Clinical Study Terminology
A placebo-controlled study refers to a clinical study that compares an active product (e.g. dietary supplement, medication, etc.) to an inactive product (placebo). The placebo is usually prepared using the same ingredients as the active product, but without the active ingredient itself. This allows for a direct evaluation of the active substance in the clinical study as there are often “placebo” effects seen in a study. For example, in trials investigating products for pain relief associated with osteoarthritis, a placebo effect up to 30% is often seen in participants perception of pain relief over the course of the study, thus in order to say a product is effective, a reduction greater than 30% is necessary to overcome what is usually seen in participants on placebo.
Clinical studies may be referred to as single-blind, double-blind or triple-blind.
Single-blind studies are studies where the investigator (and investigator’s team) are blinded to the study products, but the participant knows what treatment he/she is taking. This usually occurs in studies where it is not possible to keep subjects blinded due to differences in products. For example, if one was studying the effects of dark chocolate, white chocolate may be used as a placebo. Obviously, subjects will know the difference. The clinic may appoint one staff member to dispense the products and calculate subject compliance. This staff member would not be involved in any other study procedures, ensuring the clinic staff remain blinded.
These are studies in which both the Investigator (and clinic staff) and participants are not aware of which product they are taking to prevent any potential bias associated with this knowledge. Double-blind and triple-blind are highly regarding to ensure that results are not influenced in any way.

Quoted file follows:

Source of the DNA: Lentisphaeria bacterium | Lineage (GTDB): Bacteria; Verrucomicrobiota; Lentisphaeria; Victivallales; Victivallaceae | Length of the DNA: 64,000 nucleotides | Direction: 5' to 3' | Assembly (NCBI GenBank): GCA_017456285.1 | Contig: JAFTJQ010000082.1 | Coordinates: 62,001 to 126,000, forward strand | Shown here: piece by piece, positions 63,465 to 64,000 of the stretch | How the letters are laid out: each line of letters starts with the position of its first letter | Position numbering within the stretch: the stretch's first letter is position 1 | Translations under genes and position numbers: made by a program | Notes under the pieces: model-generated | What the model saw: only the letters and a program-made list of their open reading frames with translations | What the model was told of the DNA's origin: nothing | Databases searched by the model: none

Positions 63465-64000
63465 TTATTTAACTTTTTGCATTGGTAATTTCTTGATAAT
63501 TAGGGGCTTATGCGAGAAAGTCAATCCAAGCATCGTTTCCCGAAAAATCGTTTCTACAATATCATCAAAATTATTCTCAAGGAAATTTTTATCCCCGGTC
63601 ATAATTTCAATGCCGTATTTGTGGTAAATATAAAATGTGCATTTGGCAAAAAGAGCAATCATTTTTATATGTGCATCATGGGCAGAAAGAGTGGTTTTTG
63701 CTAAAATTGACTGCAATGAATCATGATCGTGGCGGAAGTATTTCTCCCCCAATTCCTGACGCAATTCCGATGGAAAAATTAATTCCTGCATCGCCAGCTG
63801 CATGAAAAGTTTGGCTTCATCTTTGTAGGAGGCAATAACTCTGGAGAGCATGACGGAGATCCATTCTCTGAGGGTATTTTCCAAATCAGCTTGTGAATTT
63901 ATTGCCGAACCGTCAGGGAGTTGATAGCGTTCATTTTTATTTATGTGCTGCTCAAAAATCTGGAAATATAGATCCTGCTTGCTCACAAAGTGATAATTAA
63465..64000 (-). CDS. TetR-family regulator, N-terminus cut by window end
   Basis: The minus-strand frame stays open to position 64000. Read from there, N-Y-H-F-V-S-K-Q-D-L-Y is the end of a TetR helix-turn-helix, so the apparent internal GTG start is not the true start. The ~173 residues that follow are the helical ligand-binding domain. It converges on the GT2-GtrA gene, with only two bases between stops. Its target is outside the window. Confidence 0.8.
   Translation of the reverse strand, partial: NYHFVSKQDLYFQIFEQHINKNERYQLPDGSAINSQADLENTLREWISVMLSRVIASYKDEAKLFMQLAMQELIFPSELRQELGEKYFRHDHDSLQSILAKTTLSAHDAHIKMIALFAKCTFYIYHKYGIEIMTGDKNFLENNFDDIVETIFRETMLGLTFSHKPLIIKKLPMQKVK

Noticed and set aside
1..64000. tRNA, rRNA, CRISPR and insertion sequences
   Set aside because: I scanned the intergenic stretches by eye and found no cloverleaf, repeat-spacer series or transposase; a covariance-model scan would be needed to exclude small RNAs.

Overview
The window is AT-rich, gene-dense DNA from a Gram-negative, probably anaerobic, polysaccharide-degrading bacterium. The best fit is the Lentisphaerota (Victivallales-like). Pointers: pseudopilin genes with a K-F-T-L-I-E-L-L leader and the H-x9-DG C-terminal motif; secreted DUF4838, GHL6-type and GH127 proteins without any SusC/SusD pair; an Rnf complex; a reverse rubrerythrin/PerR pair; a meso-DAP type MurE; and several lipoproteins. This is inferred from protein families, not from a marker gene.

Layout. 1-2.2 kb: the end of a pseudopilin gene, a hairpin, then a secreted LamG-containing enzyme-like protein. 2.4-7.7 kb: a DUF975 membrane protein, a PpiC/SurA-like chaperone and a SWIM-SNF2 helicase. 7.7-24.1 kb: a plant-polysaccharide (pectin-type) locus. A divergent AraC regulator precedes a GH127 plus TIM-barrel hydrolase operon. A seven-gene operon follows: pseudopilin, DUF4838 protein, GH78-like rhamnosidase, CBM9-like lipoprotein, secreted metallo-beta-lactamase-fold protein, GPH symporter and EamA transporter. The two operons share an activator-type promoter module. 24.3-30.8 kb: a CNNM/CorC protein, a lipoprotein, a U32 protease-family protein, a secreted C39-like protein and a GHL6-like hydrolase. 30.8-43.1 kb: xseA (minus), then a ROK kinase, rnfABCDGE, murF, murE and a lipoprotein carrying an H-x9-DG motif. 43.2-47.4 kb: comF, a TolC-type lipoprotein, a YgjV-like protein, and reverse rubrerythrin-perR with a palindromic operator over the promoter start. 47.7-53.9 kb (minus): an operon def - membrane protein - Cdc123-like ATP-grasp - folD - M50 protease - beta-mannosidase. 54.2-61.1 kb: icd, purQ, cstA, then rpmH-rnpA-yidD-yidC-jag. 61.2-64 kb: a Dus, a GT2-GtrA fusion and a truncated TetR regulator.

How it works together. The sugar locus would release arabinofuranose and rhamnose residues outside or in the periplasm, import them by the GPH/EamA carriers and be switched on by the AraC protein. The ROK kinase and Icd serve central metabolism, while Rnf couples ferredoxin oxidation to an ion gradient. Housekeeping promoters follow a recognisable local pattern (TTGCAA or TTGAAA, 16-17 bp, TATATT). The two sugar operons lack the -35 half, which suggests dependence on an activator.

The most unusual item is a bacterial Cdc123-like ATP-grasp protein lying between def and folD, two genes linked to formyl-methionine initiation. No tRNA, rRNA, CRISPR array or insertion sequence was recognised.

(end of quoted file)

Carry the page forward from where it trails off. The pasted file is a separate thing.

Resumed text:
Many “triple-blind” studies are actually called double-blind. Triple blind means that the investigator (and clinic staff), participants, and the statistician evaluating the data are all blinded to treatment. The blind is usually broken after all analysis is complete so as to prevent any bias by the statistician or influence of the data interpreter. Though the term “triple-blind” may not be used as commonly as double-blind, the statistician is often blinded until after all statistical analyses are complete during double-blind studies.
Randomization of study participants is done to provide balance between study groups with respect to baseline characteristics (age, gender, weight, etc.). Participants are randomized according to a randomization schedule provided to the investigator by the sponsor of the clinical study. Each subject will receive a unique randomization code based on the order they enter into the study. Each randomization code is associated with the product the participant is to receive. This maintains blinding of the study as the study product will be labeled with the unique randomization code rather than the identity of the product. The randomization schedule is created by an unblinded person who is independent of all study measures and assessments.